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Improvisational musician Laura Hall, who appeared in the final season of the UK original, joined the original U. format for its entire run and performed piano and keyboards in games featuring improvisational singing by the cast members.From the second season onward, other musicians joined Hall – Linda Taylor made frequent appearances playing guitar and occasionally keyboards, while Cece Worrall-Rubin, Anne King, Candy Girard, and Anna Wanselius appeared alongside Hall (and sometimes also Taylor) on occasion.He would reiterate this at the beginning of, and multiple times throughout, each episode by describing Whose Line as "the show where everything's made up and the points don't matter".The style of the games were varied (see Games, below).Although they had no bad feelings about these sort of games, many of the performers disliked them; while Wayne Brady turned out to be well suited to them, having Chip Esten, Jeff Davis, Brad Sherwood and Gary Anthony Williams making frequent appearances as his duet partner, Stiles frequently expressed open disdain towards the "Hoedown" game, which became a bit of a running gag, while Mochrie rarely sings any lyrics, mainly preferring to deliver his lines in a spoken word fashion, much like in the UK original. was created by Dan Patterson and Mark Leveson in 1988 as a radio show on BBC Radio 4 in the United Kingdom.This early incarnation of the show is notable as being the origin of its tradition of having the performers read the credits in an amusing style; as it was a radio show, it was necessary for somebody to read the credits, and it was decided that it might as well be done as part of the program, rather than being done by a traditional BBC Radio announcer.Some featured all four performers, while others featured fewer.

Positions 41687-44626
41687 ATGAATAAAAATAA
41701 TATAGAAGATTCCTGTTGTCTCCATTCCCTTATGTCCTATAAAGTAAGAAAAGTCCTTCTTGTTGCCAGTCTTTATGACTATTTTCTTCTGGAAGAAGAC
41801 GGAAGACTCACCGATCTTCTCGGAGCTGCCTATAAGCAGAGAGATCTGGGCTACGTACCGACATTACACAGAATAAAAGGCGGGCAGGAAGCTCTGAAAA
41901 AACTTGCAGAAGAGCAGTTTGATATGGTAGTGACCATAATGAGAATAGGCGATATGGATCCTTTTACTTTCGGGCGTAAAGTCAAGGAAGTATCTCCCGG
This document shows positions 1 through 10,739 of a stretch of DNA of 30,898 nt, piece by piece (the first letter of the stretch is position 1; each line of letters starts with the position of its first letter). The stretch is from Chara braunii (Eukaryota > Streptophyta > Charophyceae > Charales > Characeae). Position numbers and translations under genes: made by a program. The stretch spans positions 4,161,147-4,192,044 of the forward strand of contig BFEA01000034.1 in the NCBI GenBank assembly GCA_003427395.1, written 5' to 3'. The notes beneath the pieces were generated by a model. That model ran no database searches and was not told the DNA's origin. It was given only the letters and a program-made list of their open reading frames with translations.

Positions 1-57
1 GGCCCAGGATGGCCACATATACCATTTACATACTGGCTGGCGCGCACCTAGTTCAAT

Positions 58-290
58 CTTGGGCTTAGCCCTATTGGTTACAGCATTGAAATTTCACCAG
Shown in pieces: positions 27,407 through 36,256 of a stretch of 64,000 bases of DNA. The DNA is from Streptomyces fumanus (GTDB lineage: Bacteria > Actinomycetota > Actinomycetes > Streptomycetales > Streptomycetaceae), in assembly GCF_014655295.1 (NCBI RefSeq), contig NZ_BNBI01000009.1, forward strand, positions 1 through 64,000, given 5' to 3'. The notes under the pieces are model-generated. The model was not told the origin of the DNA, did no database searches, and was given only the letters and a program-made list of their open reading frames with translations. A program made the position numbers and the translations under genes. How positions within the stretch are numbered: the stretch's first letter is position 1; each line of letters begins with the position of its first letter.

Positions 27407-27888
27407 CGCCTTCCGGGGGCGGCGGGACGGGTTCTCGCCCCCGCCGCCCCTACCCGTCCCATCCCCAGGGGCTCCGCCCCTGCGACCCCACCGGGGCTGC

Unlike the UK original, the US version occasionally featured a celebrity guest performer, such as Robin Williams, Kathy Griffin, and Whoopi Goldberg, while on other occasions, a celebrity made a guest appearance for individual games; such appearance have included Sid Caesar, Celebrity guests became a regular feature of the show beginning with season 9.
At the conclusion of each episode, a winner or several winners were chosen arbitrarily by Carey.
The "prize" was either to play a game with the host, or to sit out while the other performers did so.
In addition, the host would control a buzzer which would signify the end of most games, or the end of individual sections of rapid-fire games such as "Scenes from a Hat".
In addition to being tested on their comedy skills in improv games, the performers are also tested on other skills, such as singing, dancing, or impressions, as Whose Line features a number of musical games, with one or more of the show's resident musicians playing live backing music for them, except on a few occasions when pre-recorded music was also used.
This approach to reading credits was pioneered by the earlier BBC radio show I'm Sorry, I'll Read That Again.